Logistics and Supply Chain Management


Name: Pooja Patil Class : TYBMS A Roll No. : 37

Introduction • An Unmanaged Supply Chain is not inherently stable. resulting in increased costs and poorer service. and small changes in consumer demand can result in large variations in orders placed upstream. • This phenomenon is known as the bullwhip effect and has been observed across most industries. Demand variability increases as one moves up the supply chain away from the retail customer. • Eventually the network can oscillate in very large swings as each organization in the supply chain seeks to solve the problem from its own perspective. .

rather than actual consumer demand. it occurs because the demand for goods is based on demand forecasts from companies. wholesaler. . starting with the retailer. This effect can be observed through most supply chains across several industries. The bullwhip effect usually flows up the supply chain.What is the Bullwhip Effect? The bullwhip effect on the supply chain occurs when changes in consumer demand causes the companies in a supply chain to order more goods to meet the new demand. distributor. manufacturer and then the raw materials supplier.

• Firms that experience large variation in demand are at risk. . • Firms that depend on suppliers upstream or distributors and retailers downstream may be at risk.Who is affected? • Nearly all industries are affected.

variability coupled with time delays in the transmission of information up the supply chain and time delays in manufacturing and shipping goods down the supply chain create the bullwhip effect. •No coordination up and down the supply chain. •No communication up and down the supply chain. .strikes.quality problems. The following can contribute to the bullwhip effect : •Overreaction to backlogs •Neglecting to order in an attempt to reduce inventory.Causes of the Bullwhip Effect Sources of variability can be demand variability. •Delay times for information and material flow. plant fires etc.

Causes of the Bullwhip Effect • Order Batching: Larger orders result in more variance. • Free return policies. • Shortage Gaming :Customers order more than they need during a period of short supply. and to benefit from sales incentives. Over Batching occurs in an effort to reduce ordering costs. to take advantage of transportation economics such as full truck load economics . • Demand Forecast Inaccuracies: Everybody in the chain adds a certain percentage to the demand estimates. hoping that the partial shipments they receive will be sufficient. . The result is no visibility of true customer demand. Promotions often result in forward buying to benefit more from the lower prices.

Behavioral Causes • • • • misuse of base-stock policies misperceptions of feedback and time delays panic ordering reactions after unmet demand perceived risk of other players' bounded rationality .

meaning the retailer will have to increase demand by dropping prices or finding more customers by marketing and advertising. the retailer may then order 10 units from the distributor. Let’s say that an actual demand from a customer is 8 units. • Now 40 units have been produced for a demand of only 8 units. allowing them to buy in bulk so they have enough stock to guarantee timely shipment of goods to the retailer. an extra 2 units are to ensure they don’t run out of floor stock. however often the actual demand for a product gets distorted going down the supply chain. .Example The actual demand for a product and its materials start at the customer. • The supplier then orders 20 units from the manufacturer. • The manufacturer then receives the order and then orders from their supplier in bulk. ordering 40 units to ensure economy of scale in production to meet demand.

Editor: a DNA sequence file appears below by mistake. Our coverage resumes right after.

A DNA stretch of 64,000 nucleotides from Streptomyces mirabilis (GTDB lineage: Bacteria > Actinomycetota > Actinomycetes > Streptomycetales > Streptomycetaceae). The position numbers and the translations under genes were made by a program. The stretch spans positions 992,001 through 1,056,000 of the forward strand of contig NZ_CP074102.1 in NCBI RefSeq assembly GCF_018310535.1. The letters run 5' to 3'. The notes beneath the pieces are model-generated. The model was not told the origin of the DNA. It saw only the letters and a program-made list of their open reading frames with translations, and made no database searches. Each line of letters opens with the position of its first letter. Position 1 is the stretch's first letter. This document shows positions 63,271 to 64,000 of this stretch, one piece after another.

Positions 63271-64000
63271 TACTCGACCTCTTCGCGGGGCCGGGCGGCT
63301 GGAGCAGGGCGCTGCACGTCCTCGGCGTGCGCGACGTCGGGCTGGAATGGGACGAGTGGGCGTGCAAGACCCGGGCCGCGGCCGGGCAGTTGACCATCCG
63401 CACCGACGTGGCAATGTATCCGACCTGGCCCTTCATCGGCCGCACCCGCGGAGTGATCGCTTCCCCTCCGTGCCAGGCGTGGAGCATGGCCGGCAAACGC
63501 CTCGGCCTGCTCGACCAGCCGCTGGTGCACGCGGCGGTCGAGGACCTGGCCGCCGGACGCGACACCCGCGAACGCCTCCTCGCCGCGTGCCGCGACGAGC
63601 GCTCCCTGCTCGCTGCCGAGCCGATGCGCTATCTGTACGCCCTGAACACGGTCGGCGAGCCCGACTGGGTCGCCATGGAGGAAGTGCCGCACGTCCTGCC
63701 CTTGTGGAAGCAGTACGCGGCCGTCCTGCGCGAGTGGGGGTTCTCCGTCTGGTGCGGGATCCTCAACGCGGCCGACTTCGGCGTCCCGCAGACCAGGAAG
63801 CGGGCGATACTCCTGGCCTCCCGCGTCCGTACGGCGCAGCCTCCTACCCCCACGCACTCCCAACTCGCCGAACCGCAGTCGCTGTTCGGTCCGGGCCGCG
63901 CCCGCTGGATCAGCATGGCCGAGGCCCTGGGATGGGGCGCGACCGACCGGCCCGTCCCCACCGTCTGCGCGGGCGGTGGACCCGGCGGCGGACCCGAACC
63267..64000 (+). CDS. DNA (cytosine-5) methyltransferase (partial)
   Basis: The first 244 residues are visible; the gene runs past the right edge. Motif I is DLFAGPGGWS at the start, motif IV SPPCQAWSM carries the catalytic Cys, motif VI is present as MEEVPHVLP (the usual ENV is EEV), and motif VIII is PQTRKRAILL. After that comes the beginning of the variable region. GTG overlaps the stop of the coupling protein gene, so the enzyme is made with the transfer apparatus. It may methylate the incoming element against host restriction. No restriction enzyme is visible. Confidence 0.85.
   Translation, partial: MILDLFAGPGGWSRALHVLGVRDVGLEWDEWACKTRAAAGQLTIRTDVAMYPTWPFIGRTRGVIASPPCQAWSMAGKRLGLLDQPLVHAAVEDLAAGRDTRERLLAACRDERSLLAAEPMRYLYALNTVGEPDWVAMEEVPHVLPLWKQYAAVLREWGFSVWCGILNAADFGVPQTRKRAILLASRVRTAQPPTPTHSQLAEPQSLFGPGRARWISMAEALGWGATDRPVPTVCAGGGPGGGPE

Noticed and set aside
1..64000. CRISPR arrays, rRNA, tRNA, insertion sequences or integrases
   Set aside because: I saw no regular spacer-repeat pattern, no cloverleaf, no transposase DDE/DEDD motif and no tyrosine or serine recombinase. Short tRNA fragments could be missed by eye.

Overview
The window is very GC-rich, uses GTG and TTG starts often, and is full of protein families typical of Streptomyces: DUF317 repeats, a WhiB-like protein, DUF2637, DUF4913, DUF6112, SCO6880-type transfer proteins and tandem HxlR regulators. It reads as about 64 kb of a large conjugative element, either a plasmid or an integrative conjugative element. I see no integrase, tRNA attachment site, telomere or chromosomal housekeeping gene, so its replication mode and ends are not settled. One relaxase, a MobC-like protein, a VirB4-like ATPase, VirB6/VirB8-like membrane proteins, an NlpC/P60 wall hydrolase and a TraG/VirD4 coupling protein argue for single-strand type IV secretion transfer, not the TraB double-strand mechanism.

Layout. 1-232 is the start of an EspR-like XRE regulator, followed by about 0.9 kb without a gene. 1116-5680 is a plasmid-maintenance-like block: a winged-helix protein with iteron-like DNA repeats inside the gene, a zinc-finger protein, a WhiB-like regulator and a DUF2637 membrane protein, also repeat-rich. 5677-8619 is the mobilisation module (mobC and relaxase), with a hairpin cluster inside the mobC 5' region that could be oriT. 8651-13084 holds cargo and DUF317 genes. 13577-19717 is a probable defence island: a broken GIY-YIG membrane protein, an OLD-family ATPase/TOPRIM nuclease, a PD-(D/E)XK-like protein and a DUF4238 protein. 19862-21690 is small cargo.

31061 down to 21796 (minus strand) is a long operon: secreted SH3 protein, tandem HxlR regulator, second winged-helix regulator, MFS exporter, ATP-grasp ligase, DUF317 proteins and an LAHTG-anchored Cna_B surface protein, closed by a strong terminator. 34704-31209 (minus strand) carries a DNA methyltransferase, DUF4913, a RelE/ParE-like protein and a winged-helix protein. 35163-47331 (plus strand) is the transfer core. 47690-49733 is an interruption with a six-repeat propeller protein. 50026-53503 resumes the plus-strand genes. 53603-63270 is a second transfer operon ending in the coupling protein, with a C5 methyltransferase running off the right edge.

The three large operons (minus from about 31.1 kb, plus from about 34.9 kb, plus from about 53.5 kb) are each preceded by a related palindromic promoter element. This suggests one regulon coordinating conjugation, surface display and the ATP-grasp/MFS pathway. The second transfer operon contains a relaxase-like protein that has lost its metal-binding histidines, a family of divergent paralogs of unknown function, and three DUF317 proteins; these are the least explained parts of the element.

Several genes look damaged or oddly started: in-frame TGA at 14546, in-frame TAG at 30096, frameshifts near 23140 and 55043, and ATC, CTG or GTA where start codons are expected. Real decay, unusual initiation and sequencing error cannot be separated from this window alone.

and retail sales resemble this fact. Even so P&G observed that this product with uniform demand created a wave of changes up the supply chain due to very minor changes in demand. . Babies use diapers at a very predictable rate.Proctor & Gamble coined the term “bullwhip effect” by studying the demand fluctuations for Pampers (disposable diapers). P & G orders to their material suppliers fluctuated even more. This is a classic example of a product with very little consumer demand fluctuation. P&G observed that distributor orders to the factory varied far more than the preceding retail demand. Information is readily available concerning the number of babies in all stages of diaper wearing.

Consequences of the Bullwhip effect The cascading effect of bullwhip causes many difficulties. Among them: • excess inventories • quality problems • higher raw material costs • overtime expenses • additional shipping costs • customer service goes down • lead times lengthen • sales are lost .

Managing the Bullwhip Effect Reduce Uncertainty • Point of Sales (POS) • Sharing Information • Centralizing Demand information Reduce Variability • Reduce order batches • Year around or Everyday Low Pricing Reduce Lead Time • Information around Lead times (use EDI) • Order Lead times (Cross Docking) Forming Alliance • Vendor Managed Inventory • Eliminate Gaming in Shortage Situation .

Countermeasures to the Bullwhip Effect While the bullwhip effect is a common problem. Here are some of these solutions: • • • • • Vendor Managed Inventory (VMI) Just In Time replenishment (JIT) Strategic Partnership Information sharing smooth the flow of products  coordinate with retailers to spread deliveries evenly  reduce minimum batch sizes  smaller and more frequent replenishments • eliminate pathological incentives  every day low price policy . many leading companies have been able to apply countermeasures to overcome it.

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